Last week I wrote about Darren Bent in the flops section, stating that I believed that Aston Villa manager Paul Lambert was keeping him out of the team as the striker offers little else to the team except the ability to finish chances. Well after watching the performance of Christian Benteke last Saturday against Sunderland, it is clear why Lambert favours him over Bent, as the powerful Belgian (another good young Belgian player – what a team they’ll have soon!!) exerted his dominance over the Sunderland defence. Time and time again the ball was launched up to him and he was able to hold the ball up and bring others into play, something that rarely happens when Bent leads the line. Against the Black Cats he won a massive 11 headers and one of his many knock-downs was slammed home by Gabriel Agbonlahor, which was enough to give Villa the precious win. Make no mistake it was a win that the Villains needed, it was only their second win in 17 EPL games, made all the more important by victories for fellow relegation contenders Wigan and Norwich. Villa now face Manchester United, Manchester City and Arsenal in their next three matches, a tough ask; but fans will have been encouraged by the exciting debut of Ashley Westwood, the composure of Ciaran Clark, the energy of Matthew Lowton and of course the strength of Benteke.
Wigan Athletic – An impressive win over Tottenham Hotspur, but one they richly deserved as they outplayed Spurs and made sure that Brad Friedal was kept busy throughout. Last week I praised Wigan for their style of play and commented that it will be the reason they remain in the division, well so far they have five more goals and six more points than at this stage last season, so the question should be – can they establish themselves in mid-table this year?
Peter Odemwingie – A talisman for the Baggies who have won all nine matches in which he has scored since the beginning of last season. The determination he displayed to burst into the box and support lone striker Shane Long paid dividends with his second goal of the evening, and was a first class example on how to play as a supporting forward.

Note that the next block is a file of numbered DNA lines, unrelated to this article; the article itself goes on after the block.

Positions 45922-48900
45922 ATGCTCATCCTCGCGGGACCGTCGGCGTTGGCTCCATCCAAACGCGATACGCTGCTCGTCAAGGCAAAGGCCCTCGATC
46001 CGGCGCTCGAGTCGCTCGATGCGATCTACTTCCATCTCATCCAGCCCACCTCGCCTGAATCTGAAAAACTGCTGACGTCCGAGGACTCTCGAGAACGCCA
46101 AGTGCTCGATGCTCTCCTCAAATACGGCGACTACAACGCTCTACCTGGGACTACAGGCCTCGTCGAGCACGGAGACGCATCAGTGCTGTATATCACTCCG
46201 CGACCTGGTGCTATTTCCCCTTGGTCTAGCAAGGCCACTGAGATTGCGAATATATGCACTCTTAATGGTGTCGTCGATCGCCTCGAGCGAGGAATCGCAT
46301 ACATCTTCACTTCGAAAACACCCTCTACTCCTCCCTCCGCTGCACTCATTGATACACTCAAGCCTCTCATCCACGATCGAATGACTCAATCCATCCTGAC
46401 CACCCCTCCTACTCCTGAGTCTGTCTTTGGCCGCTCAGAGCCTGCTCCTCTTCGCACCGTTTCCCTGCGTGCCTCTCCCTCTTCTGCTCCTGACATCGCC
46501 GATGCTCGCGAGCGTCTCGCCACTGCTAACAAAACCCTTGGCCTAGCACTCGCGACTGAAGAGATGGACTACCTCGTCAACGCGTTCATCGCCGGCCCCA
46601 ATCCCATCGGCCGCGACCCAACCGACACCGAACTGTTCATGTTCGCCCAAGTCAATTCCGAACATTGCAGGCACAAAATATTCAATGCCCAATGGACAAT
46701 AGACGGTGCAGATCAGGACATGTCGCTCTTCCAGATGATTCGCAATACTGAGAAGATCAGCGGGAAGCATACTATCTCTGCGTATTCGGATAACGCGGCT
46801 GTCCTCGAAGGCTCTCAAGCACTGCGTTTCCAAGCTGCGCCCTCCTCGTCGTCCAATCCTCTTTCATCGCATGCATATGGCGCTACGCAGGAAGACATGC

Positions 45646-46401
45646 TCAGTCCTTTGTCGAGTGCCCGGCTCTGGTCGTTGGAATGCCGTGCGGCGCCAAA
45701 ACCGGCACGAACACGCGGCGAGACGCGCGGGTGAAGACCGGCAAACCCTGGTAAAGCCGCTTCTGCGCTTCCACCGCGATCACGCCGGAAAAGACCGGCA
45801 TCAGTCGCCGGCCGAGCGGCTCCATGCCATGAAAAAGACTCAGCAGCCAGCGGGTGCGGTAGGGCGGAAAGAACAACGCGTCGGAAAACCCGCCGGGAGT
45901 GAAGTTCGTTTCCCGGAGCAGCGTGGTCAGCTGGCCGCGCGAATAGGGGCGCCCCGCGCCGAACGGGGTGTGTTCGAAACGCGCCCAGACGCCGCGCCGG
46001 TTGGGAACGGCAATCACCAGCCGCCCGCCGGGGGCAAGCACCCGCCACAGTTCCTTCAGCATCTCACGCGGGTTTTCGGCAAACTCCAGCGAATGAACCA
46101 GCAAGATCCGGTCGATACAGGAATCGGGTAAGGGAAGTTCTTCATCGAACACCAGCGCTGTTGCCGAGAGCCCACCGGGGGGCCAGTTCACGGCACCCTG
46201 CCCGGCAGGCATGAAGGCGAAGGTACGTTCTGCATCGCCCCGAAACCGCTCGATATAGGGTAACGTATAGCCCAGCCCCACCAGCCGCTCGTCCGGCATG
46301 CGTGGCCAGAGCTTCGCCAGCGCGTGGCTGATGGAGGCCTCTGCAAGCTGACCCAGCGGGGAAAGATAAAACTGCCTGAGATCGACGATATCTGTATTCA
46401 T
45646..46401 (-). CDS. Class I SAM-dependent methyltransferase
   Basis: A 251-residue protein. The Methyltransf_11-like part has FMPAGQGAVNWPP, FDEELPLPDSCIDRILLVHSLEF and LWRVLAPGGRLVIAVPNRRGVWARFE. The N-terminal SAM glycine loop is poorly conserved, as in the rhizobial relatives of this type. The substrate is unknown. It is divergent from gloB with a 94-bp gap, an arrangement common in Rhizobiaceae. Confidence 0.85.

On Saturday I was watching the Manchester United Arsenal game with a friend who’s not the biggest football fan, however her words offered an insight which spoke volumes about Arsenal and Arsene Wenger. On Wenger she said that he looked “permanently stressed,” and it’s not hard to understand why. The one-time heated rivalry between the Red Devils and the Gunners is now just another game for Fergie’s men. Indeed Arsenal have now lost nine of their last 11 matches against United in all competitions and they are without a win at Old Trafford since 2006. United now have an established blueprint for how to beat the Gunners; allow them to dominate possession, get men behind the ball, counter attack with pace and wait for Arsenal to make a foolish mistake which hands over the initiative - as they so often do. However this latest loss at the Theatre of Dreams was poor, even by the already low standards created by last season’s 8-2 drubbing, as the away team failed to register a shot on target until the 92nd minute and failed once again to match United physically with 10 tackles made compared to the home team’s 22. My friend also said that Arsenal “never cease to disappoint,” the optimism that this could be a title challenging season that came with a five-match unbeaten start and encouraging performances at Anfield and the Etihad stadium have now been well and truly extinguished. In fact, this is Arsenal's worst ever start to an EPL season under his management, beating last year’s 16 points. Wenger’s ambition is to again finish fourth and qualify for the Champions League, but how long will that be enough for a fan base that can remember so clearly the title and trophy winning teams of distant past. It has now been seven years without a trophy of any kind for the Gunners and in that time Wenger has stubbornly refused to change philosophy, Arsenal still rigidly stick to 4-3-3 no matter who the opponent or what the circumstance, they still all too regularly have players dismissed, they still have too many players such as Tomas Rosicky and Abou Diaby who are perpetually injured and most crucially, they still sell their best players every summer. Arsenal were once title contenders, if Arsene Wenger’s stubbornness remains, don’t expect that to happen again during his management.